How to put mobile apps at the heart of your marketing strategy

In the lead up to his Mobile App Masterclass at Mumbrella 360 tomorrow, Vijay Solanki explores four world class examples of integrating mobile apps into marketing strategy.

Trevor Edwards, Nike’s top marketer and president, said in 2010: ‘We’re not in the business of lining the pockets of media companies, our consumers come to us several times a week’.

Nike are the corporate poster child for mobile at the heart of their marketing strategy. Over the past 10 years, Nike have shifted most of their marketing spend from advertising to digital and specifically into mobile apps.

vijay solanki

Just search the app store and you’ll find Nike+ Running, Nike+ Training Club, Nike Football, Nike+ Fuel, Nike+ Moves to name a few.

The marketing model for Nike is engagement driven and mobile apps have become the platform to deliver this.

nike apps

Exactly, one year ago this Wednesday, Apple gave an update on apps at its Annual Developer Conference. It was a great moment to take stock on the growth of apps. Some headline facts include: (source: Apple 2015)

  • 1. The Apple app store launched in 2008 with 500 apps
  • 2. By June 2015, there were 1.5 million apps
  • 3. The growth to 50m users of apps took only 17 months – faster than Facebook (which took four years) and any traditional media
  • 4. Apple claims to have 5 billion app downloads (although monthly active usage is what really matters)

mobile phone - ThinkstockPhotos-476342712Other data points also show powerful mobile app trends: (source: Flurry 2015)

  • 1. USA mobile usage has had consecutive growth for seven years. By last year, it reached 3 hours and 40 minutes daily – a 43-minute increase in the previous six months
  • 2. What is also significant is that 90% of mobile activity is now app based
  • 3. Mobile browsing has declined to only 10% of the time spent daily
  • 4. Social, messaging and entertainment apps account for 51% of time spent on mobile, so mobile apps are more important than ever. But they are still misunderstood.

To quote Mark Ritson, too many marketers rush towards ‘the shiny shiny’.

The smart organisations have taken the time to nail strategy and look at where a mobile app might fit. The challenge is that mobile apps are not finite products. You don’t just plan and build them.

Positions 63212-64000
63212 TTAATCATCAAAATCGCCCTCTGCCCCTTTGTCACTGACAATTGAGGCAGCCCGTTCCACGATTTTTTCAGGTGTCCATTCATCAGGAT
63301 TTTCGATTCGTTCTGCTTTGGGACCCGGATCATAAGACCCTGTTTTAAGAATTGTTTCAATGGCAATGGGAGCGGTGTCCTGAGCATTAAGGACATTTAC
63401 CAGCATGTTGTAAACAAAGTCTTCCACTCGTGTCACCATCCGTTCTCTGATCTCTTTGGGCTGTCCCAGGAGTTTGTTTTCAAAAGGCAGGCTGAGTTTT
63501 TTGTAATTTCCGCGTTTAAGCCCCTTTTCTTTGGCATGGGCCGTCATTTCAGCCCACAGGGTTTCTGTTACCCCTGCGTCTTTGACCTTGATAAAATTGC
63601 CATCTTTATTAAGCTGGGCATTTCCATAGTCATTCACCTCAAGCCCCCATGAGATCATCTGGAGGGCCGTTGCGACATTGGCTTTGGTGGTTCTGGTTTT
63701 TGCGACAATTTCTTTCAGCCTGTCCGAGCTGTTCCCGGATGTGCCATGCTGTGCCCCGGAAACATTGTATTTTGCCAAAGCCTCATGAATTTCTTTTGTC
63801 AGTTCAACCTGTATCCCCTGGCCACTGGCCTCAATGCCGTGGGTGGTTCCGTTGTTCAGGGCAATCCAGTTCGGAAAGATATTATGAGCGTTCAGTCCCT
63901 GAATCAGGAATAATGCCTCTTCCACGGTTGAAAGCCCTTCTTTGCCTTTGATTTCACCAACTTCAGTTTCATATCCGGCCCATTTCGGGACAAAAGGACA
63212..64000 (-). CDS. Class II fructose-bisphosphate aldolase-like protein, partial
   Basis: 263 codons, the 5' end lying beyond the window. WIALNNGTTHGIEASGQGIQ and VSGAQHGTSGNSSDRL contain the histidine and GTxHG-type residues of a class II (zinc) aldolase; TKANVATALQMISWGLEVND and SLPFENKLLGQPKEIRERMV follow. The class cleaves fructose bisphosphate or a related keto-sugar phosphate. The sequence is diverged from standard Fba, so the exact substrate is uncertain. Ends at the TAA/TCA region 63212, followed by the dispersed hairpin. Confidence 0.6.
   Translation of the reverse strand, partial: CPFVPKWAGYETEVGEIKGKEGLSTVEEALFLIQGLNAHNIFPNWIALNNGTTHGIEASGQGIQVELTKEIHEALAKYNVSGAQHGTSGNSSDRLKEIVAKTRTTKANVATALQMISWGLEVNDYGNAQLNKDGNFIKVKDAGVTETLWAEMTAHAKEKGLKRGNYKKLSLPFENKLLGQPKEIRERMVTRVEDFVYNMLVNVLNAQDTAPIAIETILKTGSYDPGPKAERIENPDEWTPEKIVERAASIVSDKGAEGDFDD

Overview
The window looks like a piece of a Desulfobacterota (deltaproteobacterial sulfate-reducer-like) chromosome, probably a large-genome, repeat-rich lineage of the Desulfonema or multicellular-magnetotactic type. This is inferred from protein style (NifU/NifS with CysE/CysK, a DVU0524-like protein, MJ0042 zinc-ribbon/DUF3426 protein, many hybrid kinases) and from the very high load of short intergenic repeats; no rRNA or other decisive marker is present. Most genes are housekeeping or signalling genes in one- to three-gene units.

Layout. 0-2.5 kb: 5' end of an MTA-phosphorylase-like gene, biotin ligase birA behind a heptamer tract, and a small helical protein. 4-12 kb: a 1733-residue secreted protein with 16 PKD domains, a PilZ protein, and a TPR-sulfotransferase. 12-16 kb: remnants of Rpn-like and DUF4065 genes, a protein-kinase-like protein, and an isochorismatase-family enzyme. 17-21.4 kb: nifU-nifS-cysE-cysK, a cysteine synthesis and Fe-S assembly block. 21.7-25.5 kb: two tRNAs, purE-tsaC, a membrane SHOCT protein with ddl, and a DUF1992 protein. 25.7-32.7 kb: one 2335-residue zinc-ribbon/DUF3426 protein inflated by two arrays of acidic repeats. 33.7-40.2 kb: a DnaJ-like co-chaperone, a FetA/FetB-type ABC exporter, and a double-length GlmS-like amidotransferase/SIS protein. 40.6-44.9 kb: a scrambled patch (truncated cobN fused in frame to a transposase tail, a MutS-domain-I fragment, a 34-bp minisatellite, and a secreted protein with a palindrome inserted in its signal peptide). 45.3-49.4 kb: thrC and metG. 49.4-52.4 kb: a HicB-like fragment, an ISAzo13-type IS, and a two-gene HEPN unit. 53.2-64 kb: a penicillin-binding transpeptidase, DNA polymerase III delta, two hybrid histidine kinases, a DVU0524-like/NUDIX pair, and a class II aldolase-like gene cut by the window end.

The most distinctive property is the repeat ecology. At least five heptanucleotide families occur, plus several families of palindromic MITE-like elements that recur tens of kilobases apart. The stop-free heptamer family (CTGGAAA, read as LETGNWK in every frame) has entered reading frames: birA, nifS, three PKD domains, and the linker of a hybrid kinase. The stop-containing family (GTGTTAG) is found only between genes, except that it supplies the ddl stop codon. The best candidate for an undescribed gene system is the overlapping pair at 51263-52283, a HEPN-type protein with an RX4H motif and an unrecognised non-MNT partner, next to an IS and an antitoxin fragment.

You start with a proposition and build a MVP (minimal viable product) and then you evolve the app over time based on data, consumer feedback and a roadmap. The mobile app is then updated every few weeks. Take the Philips Hue app – it has been updated more than 20 times in two years.

Philips Hue app x 4 phones

Philips’ Hue app: updated more than 20 times in two years

Often there are twists, turns and pivots on the way. If you plan to build a strong mobile app program or ecosystem, you need to commit to the journey. It’s not for the faint-hearted.

The issue is that whilst everyone wants an app, almost 90% of all mobile apps are discarded or unused after two weeks. Just think of your own behaviour.

You will likely have a core portfolio of apps and then a group that are used seasonally. It becomes harder and harder to get an app into your core portfolio and you need utility, sociability or entertainment to make the secondary of portfolio.

apps mobile phone digital social -ThinkstockPhotos-486378197

What becomes critical for the mobile app plan is to:

  • 1. Build a strong value proposition
  • 2. Map out a consumer journey and identify both opportunities and issues for the app to resolve
  • 3. Pick the most important use cases and start to prototype
  • 4. Use behavioural insight to go deeper into the use cases and ultimately define user experience.

In the Mobile App Masterclass at Mumbrella 360, I’ll go through the behavioural insight in detail. We’ll explore a few examples and then explore four world class mobile apps using a heuristics based model.

We’ll go deep into behavioural economics and UX. You’ll walk away with a greater awareness of what to consider when thinking mobile app as part of your marketing strategy.

Vijay Solanki is the departing chief digital officer at Southern Cross Austereo. He was Shazam’s first marketing director, and headed digital marketing for BlackBerry Europe and built several mobile services for Philips Global Headquarters


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